After listening to Razorfist's first Shadowcast episode, I got to thinking about this character and I think I noticed something regarding his enduring appeal--even now, when he's mostly forgotten--that I think is overlooked.
The Shadow knows his agents and his enemies very well, often better than they know themselves. He picks his agents from those at their lowest, brought down by combinations of vice and misfortune that should have undone them- and without his intervention, would have. He takes these flawed men and women, gives them new--proper--purpose by putting them into his service, and through them exerts his will to see crime punished and order restored. His signature laughter terrifies the guilty and the wicked, and his omnipresence has friend and foe alike baffled.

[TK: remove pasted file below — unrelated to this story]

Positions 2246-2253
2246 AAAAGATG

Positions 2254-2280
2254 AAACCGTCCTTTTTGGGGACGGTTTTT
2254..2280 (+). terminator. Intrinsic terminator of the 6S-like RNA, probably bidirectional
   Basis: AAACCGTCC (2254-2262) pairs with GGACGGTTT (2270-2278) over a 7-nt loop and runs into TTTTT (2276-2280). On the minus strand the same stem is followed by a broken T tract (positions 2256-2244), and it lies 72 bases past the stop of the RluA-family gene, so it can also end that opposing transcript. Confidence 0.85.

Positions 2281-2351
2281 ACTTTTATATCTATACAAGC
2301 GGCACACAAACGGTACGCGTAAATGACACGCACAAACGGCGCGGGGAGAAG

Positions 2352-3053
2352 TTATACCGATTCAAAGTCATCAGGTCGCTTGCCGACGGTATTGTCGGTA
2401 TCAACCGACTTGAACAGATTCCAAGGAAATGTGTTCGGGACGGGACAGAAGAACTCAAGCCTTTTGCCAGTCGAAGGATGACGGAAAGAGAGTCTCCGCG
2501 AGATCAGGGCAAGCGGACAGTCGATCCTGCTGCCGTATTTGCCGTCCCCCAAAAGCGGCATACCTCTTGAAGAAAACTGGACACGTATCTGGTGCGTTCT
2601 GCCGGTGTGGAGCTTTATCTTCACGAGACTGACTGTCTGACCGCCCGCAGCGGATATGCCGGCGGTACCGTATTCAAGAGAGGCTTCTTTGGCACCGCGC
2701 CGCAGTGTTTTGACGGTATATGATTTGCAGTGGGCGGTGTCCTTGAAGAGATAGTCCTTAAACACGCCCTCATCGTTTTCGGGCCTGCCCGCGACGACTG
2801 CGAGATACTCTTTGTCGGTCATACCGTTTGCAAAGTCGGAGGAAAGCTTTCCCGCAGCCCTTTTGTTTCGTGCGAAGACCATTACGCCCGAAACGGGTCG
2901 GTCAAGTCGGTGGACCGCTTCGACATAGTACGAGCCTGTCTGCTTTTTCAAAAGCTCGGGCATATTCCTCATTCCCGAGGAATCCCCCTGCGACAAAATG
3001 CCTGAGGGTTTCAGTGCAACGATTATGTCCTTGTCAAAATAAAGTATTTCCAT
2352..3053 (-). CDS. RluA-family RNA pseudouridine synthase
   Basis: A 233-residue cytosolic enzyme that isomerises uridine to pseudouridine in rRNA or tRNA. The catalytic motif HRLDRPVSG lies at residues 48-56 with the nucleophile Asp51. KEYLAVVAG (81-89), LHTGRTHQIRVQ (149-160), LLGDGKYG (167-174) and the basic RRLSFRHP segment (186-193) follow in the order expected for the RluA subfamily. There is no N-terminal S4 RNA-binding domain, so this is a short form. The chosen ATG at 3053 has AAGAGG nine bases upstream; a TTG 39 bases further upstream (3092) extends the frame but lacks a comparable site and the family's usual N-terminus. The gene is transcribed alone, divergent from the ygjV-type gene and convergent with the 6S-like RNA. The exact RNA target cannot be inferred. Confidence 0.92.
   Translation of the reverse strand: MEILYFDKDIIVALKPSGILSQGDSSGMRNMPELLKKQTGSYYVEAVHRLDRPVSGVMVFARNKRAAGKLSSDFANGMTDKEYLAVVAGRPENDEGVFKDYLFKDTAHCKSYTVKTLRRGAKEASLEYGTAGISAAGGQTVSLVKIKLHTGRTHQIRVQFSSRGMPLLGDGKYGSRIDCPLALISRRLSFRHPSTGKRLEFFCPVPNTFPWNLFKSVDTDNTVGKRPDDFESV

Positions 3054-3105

Does this sound at all familiar to you?
It should. It's the very basis for Western Civilization turned into a masked avenger, a mystery man, and one of the first superheroes. That's God, folks. Redemption found in the service of something sacred, something superior to oneself, despite being broken and nearly destroyed when found and recruited? Straight up out of the Good Book itself. Batman, at his best, only approximates this much as half-assed Churchianity only approximates authentic Christianity; the refusal to render final judgement upon the unrepentant is far more of a big deal than it seems.
And yes, you'll see me come back to this in my writing when I conclude Book Nine of Star Knight.